TABLE 1                                                                           collected at the postintervention assessment showed that approx-
Sociodemographic indicators and baseline characteristics of the infants           imately 90% of the mothers across the 2 groups mixed the por-
who completed the study1                                                          ridge with water. Most mothers asserted they followed the in-
                                           Fortified-porridge        Control      structions of 125 mL liquid/sachet of dry product. When asked
                                                  group               group       whether they thought that the child benefited from participating
                                               (n ҃ 144)            (n ҃ 145)     in the study, 93% in the fortified-porridge group and 91% in the
                                                                                  control group responded positively; the others were uncertain. In
Boys:girls (n)                                    73:71               74:71
Access to tap water (%)2                           97                  93         both groups, nutritional and health benefits were given as reason
Toilet facilities (%)3                             92                  91         for the positive response.
Electricity in the house (%)                       82                  75
Household food security (%)
  Always enough food to eat                        30                   31        DISCUSSION
  Sometimes not enough food to eat                 58                   55           This randomized controlled trial showed that the prevalence of
  Often not enough food to eat                     12                   14        anemia decreased and iron status and motor development im-
Age (mo)                                       8.9 앐 1.94           8.9 앐 2.0

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                                                                                  proved after infants aged 6 –12 mo consumed 40 g of a low-cost
Breastfeeding (%)                                  86                   80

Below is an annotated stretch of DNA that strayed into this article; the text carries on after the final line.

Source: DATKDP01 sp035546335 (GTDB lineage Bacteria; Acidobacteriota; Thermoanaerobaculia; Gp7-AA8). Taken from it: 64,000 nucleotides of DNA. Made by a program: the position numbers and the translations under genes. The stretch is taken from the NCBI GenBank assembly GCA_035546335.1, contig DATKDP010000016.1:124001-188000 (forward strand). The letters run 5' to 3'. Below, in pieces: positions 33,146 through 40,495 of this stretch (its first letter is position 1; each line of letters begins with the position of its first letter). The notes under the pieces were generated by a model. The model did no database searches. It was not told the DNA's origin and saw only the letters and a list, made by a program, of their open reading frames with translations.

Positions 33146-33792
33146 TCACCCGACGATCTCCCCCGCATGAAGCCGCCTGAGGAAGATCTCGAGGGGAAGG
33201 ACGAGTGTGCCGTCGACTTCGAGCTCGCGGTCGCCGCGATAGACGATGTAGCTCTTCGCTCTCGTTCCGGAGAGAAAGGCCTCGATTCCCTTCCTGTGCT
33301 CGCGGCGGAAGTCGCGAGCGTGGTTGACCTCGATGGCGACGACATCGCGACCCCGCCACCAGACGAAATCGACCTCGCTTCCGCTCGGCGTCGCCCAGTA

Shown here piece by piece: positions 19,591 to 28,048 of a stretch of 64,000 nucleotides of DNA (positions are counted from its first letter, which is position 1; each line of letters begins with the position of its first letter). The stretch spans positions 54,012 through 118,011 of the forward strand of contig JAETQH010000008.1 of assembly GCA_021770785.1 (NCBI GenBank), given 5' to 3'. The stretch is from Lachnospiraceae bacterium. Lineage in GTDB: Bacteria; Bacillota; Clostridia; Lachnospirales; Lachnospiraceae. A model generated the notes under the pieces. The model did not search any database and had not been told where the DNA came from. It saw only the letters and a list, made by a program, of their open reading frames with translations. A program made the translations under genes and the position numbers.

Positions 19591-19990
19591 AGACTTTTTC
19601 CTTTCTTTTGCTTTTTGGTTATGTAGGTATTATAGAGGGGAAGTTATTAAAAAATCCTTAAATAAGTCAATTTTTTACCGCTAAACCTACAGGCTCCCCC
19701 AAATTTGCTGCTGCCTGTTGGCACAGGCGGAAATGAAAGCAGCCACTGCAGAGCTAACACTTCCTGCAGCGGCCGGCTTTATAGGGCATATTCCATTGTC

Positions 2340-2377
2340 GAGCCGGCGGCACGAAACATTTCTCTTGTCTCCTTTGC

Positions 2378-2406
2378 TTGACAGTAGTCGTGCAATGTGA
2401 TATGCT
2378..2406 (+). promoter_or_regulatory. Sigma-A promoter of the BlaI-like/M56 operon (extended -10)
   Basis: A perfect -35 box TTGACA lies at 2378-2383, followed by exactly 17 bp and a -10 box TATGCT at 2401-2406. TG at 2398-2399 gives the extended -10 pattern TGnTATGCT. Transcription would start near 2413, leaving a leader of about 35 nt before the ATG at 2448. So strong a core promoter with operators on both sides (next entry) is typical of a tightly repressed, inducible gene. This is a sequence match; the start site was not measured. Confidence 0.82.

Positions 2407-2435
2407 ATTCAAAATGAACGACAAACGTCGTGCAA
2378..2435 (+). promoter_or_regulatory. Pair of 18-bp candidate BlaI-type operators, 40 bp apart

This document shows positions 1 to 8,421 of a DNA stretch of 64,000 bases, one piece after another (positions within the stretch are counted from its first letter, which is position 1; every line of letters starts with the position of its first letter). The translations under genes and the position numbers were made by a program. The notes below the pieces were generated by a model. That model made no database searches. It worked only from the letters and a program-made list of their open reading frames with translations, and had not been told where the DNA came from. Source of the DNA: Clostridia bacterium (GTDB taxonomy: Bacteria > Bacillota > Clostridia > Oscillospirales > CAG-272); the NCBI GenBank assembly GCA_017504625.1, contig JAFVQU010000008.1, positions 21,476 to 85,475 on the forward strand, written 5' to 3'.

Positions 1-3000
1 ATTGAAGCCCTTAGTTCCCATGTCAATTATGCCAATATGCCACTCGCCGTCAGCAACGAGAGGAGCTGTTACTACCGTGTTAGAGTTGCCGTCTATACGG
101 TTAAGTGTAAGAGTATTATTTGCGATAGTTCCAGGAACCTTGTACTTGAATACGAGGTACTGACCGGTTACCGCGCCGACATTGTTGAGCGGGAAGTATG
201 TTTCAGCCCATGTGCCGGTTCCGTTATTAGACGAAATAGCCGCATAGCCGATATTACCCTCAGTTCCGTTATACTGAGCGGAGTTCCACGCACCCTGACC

fortified maize-meal porridge daily for 6 mo. No consistent effect
Stunted (%)5                                       11                   12
Underweight (%)6                                    3                    5
                                                                                  on serum retinol concentrations was observed. The fortified por-
Wasted (%)7                                         1                   —         ridge failed to improve serum zinc concentrations.
Serum retinol 쏝 0.7 ␮mol/L (%)                     17                   19           After the age of 6 mo, an infant must receive nearly all of his
Serum zinc 쏝 9.9 ␮mol/L (%)                        43                   48        or her iron requirements via complementary foods because of the
Serum ferritin 쏝 10 ␮g/L (%)                       58                   61        low iron concentration in breast milk. The required amount of
Hemoglobin 쏝 110 g/L (%)                           46                   42        iron intake is difficult to obtain, and the median iron intake of
Elevated acute phase protein                                                      infants aged 6 –12 mo in this community was shown to be 3 mg
  CRP 쏜 10 mg/L (%)                                 15                  13        (17), whereas the RDA is 11 mg (16). The fortified porridge
       No significant difference was observed between the 2 groups                supplied 11 mg iron/d, which is in line with a recent recommen-
(ANOVA for continuous variables, chi-square test for categorical variables).      dation for fortified complementary foods (27). Although the use
       From a tap outside the house, a tap inside the house, a public tap, or a   of ferrous fumarate in complementary foods has been questioned
neighbor’s tap.                                                                   (28), our study showed an improvement in concentrations of
       Facilities were mostly pit latrines.                                       hemoglobin and serum ferritin in infants after they consumed a
       x៮ 앐 SD (all such values).                                                 porridge that was fortified with ferrous fumarate. According to
       Length-for-age z score below Ҁ2 SD of the median of the reference
                                                                                  Hurrell (29), studies in Bangladesh suggested that young chil-
       Weight-for-age z score below Ҁ2 SD of the median of the reference
                                                                                  dren may absorb ferrous fumarate only 25% as well as they